How to be positively selfish in your relationship

Anna Brech

This article is part of our summer content series celebrating the concept of being ‘positively selfish’. We’re turning our focus on the self, recognising how a little selfishness can be a positive thing – how it can even promote your personal growth 

We hear a lot about how compromise is the golden god of relationships. But there’s a fine line to play here. Give away too much in the name of love, and you’ll fade to a shallow husk of the person you once were.

The best kind of relationship does not lay down conditions or demands (beyond some very obvious deal-breakers). Instead, it allows a framework for two people to operate both independently, and in broad sync with one another.

And while “selfish” is a word bandied around as a negative term in most couples’ rows, a degree of selfishness can be essential to maintaining a balanced, healthy relationship.

Here’s how to use selfishness in the best possible way, to make both you and your partner happy:

Keep separate bank accounts

In years gone by, women sought out “gentlemen of means” to access a world that they couldn’t. Thankfully that’s no longer the case, and we should celebrate by keeping money and love as two completely separate entities (no matter what the make-up of your relationship). Fine if you and your loved one want to have a joint account where you siphon off some of your cash into mutual interests; a mortgage, say, or monthly bills. Fine also if you contribute to this proportionately, based on your income. But never, ever should you get to the point where you assume possession of your amour’s cash; or vice versa.

Read more: How to make money on the side, to fund an adventure

The most positively selfish thing you can do in a relationship is keep your own bank account, and safeguard/use that stash however you want. If you two need to support one another through certain periods of life; having kids or going freelance, for example, that’s up to you. You can make arrangements as you go. But true love categorically does NOT mean handing over the credit card, or being told how to spend your own money. Because if you do that, you’re opening yourself up to all kinds of messy power dynamics and it’s simply not worth the price.

Have your own friends

The moment where a loving relationship spills over into coercive control is often marked by a partner’s unhappiness at the time you spend with your own mates. It’s a glaring red flag. So, make the effort to spend time with your own mates – no matter how busy life gets – and don’t let them take second place to your relationship. De-prioritising your friends is not only uncool, it’s also short-sighted: statistically, most friendships will outlive romantic relationships, and they’re a stronger predictor of happiness, too.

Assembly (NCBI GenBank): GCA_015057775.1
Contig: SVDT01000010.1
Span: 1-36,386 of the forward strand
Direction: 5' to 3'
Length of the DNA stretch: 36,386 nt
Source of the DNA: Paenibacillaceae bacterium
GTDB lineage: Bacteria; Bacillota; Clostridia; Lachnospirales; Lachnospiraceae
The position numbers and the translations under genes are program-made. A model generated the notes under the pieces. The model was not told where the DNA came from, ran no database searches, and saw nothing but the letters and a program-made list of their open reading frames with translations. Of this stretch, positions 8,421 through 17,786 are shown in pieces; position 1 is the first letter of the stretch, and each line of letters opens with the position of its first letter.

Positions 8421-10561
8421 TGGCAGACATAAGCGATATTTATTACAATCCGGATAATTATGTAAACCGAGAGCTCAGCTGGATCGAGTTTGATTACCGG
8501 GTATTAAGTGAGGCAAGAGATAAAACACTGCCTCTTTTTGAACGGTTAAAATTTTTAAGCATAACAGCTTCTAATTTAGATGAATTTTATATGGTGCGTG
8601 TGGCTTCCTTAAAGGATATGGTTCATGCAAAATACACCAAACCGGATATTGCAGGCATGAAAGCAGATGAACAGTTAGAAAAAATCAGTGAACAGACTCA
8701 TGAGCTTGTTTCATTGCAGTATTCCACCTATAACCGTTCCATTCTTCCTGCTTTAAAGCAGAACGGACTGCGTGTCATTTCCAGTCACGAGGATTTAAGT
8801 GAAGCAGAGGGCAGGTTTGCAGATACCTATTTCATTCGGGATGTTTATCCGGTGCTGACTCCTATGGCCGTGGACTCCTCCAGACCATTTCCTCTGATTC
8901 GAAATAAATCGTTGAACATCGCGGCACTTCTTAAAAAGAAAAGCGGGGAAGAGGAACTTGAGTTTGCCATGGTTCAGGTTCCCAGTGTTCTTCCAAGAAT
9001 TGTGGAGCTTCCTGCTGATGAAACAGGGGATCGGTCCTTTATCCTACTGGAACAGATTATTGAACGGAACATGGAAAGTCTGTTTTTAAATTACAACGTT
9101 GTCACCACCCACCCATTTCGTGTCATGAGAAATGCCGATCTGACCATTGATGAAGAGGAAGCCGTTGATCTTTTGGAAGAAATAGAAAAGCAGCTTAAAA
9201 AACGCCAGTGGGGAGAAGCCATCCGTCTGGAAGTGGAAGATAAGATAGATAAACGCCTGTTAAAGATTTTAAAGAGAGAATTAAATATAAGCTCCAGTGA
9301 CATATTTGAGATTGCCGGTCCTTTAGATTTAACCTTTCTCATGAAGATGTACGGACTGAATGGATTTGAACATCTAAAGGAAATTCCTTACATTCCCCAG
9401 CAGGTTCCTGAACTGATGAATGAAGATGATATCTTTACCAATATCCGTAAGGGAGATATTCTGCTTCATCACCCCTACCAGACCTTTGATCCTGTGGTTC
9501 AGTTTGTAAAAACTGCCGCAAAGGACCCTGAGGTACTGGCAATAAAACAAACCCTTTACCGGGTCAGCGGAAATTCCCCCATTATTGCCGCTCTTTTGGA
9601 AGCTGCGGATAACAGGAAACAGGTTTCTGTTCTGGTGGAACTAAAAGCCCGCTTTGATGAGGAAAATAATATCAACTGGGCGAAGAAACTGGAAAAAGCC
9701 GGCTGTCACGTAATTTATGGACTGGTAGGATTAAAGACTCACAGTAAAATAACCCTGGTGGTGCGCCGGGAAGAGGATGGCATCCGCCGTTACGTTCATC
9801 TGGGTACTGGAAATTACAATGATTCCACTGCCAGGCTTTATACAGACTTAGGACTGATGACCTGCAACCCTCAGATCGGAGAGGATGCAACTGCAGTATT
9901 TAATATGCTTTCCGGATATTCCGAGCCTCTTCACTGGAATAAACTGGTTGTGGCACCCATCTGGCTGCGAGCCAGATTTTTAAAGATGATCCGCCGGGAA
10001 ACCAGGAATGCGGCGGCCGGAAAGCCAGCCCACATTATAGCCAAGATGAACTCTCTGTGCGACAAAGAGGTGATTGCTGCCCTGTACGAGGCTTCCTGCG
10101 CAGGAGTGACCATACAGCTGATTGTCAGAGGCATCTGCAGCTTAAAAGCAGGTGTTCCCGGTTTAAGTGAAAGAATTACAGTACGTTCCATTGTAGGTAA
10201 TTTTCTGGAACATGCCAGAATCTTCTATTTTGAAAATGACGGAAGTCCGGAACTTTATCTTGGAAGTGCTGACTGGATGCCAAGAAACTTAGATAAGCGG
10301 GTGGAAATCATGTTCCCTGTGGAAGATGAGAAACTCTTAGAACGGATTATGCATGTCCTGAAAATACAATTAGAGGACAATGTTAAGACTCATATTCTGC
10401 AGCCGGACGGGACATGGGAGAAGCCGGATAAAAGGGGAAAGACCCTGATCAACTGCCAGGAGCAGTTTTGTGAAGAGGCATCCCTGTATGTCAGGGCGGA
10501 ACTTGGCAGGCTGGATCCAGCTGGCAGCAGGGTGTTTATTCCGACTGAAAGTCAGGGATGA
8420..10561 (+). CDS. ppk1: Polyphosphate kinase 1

Flash Pack: The unexpected secret to making new friends

The issue of joint friends also stands under this heading. If you happen to be friends with your partner’s friends, great. But if you don’t, don’t feel obliged to attend every boozy bonding weekend, in the role of someone’s (bored) other half. A friendly face now and again is fine, and nice to do. Yet you don’t *have* to like your partner’s friends, anymore than you have to go to every event together. Keep some separate friends too, make space to see them, and all will be well with the world.

Spend at least two evenings a week apart

Look at the relationships around you and you’ll find the most successful ones are where both halves of the couple do their own thing. And a little bit of distance is crucial to establishing that sense of independence. Gwyneth Paltrow is so keen on this concept that she and her husband currently live apart for some periods of the week; and others are following suit in an effort to “consciously couple”. But since most of us can’t actually afford two homes, the next best step is to carve out space for yourself.

Read more: Why spending time alone makes us happy

Spend a few evenings out each week flexing your own freedom; without care to what your partner wants. You might pursue a passion project like creative writing, head on a pub crawl with pals or even pop to the cinema alone for that French arthouse film your loved one has no interest in seeing. Even if you’re both at home, you don’t have to stay mushily entwined on the sofa. Watch your own TV, get stuck into Red Dead Redemption 2, listen to a podcast; make your own food if you want. As long as you stay communicating with one another, this kind of approach is key to not feeling stifled.